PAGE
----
Ginsenoside-Rb1 targets chemotherapy-resistant ovarian cancer stem cells via simultaneous inhibition of Wnt/β-catenin signaling and epithelial-to-mesenchymal transition
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Shan Deng1, Chris Kong Chu Wong2, Hung-Cheng Lai3, Alice Sze Tsai Wong1
1School of Biological Sciences, University of Hong Kong, Hong Kong
2Department of Biology, Hong Kong Baptist University, Kowloon Tong, Hong Kong
3Department of Obstetrics and Gynecology, Shuang Ho Hospital, Taipei Medical University, Taipei, Taiwan
Alice Sze Tsai Wong, email: email@example.com
Keywords: Wnt/β-catenin signaling, ovarian cancer, chemoresistance, cancer stem cells, ginsenoside
Received: January 28, 2016 Accepted: October 10, 2016 Published: November 04, 2016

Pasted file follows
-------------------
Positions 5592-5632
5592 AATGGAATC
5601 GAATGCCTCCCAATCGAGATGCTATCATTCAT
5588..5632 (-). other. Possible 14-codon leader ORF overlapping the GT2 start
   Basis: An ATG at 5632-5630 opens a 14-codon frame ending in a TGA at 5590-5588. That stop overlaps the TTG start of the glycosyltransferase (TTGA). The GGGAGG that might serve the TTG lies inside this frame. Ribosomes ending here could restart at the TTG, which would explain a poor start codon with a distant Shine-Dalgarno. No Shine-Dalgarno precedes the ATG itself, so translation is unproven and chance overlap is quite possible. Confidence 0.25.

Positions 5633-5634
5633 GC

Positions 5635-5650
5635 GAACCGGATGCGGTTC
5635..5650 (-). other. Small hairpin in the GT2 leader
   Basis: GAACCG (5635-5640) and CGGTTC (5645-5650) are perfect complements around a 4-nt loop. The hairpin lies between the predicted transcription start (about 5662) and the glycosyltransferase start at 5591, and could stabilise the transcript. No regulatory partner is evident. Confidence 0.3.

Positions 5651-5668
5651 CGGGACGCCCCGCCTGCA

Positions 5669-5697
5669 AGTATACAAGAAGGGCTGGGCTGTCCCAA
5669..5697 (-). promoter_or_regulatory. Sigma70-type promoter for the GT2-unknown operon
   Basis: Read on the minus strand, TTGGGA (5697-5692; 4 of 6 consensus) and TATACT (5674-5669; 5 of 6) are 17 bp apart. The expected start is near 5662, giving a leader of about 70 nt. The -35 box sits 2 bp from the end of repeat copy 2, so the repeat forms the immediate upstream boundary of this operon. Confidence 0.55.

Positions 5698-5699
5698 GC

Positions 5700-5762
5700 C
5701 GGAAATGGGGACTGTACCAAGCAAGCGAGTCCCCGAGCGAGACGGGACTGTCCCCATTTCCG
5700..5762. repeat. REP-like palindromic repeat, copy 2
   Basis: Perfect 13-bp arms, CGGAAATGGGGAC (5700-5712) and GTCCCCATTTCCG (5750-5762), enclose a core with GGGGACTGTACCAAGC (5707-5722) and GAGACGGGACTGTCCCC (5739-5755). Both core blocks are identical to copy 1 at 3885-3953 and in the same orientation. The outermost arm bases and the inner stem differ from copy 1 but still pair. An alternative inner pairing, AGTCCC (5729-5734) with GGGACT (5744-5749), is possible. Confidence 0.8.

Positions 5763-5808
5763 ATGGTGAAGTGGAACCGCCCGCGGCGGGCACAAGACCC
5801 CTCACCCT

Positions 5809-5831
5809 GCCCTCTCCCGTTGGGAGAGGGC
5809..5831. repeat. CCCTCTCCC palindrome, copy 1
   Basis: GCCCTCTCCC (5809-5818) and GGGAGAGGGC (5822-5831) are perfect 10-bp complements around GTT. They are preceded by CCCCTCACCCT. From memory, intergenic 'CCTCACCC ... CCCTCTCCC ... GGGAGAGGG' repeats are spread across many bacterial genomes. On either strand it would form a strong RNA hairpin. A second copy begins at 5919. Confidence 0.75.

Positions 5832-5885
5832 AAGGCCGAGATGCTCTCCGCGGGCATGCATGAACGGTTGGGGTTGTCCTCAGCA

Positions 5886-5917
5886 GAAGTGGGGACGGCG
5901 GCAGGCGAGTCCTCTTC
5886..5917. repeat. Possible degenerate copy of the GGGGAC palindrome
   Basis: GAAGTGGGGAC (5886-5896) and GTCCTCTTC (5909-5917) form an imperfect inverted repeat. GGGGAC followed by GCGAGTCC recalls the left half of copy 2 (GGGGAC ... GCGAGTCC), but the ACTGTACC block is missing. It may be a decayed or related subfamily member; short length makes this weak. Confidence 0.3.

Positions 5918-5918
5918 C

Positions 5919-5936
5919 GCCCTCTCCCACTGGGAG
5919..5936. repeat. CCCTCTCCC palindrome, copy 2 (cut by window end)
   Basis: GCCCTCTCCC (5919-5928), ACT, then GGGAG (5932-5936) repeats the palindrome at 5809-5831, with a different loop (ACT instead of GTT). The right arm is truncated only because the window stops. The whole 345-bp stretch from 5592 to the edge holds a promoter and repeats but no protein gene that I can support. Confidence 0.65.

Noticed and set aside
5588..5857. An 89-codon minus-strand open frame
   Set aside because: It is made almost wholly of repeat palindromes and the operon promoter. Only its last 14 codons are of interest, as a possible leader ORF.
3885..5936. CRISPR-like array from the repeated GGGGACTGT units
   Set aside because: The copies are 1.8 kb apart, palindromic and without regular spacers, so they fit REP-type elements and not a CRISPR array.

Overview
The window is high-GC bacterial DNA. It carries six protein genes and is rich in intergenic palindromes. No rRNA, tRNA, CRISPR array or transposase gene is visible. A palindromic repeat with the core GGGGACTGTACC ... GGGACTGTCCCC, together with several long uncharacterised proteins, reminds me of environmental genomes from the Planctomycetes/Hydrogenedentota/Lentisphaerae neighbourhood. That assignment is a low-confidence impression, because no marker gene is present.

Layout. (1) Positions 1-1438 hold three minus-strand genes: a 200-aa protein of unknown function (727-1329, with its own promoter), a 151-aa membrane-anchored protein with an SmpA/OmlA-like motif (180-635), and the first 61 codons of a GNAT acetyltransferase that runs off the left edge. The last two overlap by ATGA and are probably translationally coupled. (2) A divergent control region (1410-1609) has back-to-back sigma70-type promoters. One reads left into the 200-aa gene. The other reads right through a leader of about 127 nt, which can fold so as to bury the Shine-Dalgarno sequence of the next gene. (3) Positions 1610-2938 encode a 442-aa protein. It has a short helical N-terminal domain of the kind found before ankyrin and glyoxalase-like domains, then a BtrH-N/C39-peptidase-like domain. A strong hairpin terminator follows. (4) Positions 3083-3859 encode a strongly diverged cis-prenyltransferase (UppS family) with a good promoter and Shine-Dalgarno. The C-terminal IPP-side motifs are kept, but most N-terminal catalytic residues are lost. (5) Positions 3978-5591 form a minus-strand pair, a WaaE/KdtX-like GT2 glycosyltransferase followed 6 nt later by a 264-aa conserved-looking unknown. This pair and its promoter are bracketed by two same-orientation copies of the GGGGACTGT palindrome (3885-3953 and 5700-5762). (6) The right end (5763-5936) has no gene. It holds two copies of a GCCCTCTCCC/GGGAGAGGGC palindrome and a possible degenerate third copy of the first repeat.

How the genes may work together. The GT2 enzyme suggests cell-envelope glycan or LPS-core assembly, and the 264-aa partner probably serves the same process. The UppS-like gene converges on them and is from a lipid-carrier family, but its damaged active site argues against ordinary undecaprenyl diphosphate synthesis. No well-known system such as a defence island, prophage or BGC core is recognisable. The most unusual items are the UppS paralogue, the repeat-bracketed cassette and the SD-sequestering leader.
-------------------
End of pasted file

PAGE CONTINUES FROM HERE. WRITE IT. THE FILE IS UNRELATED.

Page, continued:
Chemoresistance is a major clinical problem compromising the successful treatment of cancer. One exciting approach is the eradication of cancer stem/tumor-initiating cells (jointly CSCs), which account for tumor initiation, progression, and drug resistance. Here we show for the first time, with mechanism-based evidence, that ginsenoside-Rb1, a natural saponin isolated from the rhizome of Panax quinquefolius and notoginseng, exhibits potent cytotoxicity on CSCs. Rb1 and its metabolite compound K could effectively suppress CSC self-renewal without regrowth. Rb1 and compound K treatment also sensitized the CSCs to clinically relevant doses of cisplatin and paclitaxel. These effects were associated with the Wnt/β-catenin signaling pathway by downregulating β-catenin/T-cell factor-dependent transcription and expression of its target genes ATP-binding cassette G2 and P-glycoprotein. We also identified reversal of epithelial-to-mesenchymal transition as a new player in the Rb1 and compound K-mediated inhibition of CSCs. Rb1 and compound K treatment also inhibited the self-renewal of CSCs derived from ovarian carcinoma patients as well as in xenograft tumor model. Moreover, we did not observe toxicity in response to doses of Rb1 and compound K that produced an anti-CSC effect. Therefore, Rb1 should be explored further as a promising nutraceutical prototype of treating refractory tumors.
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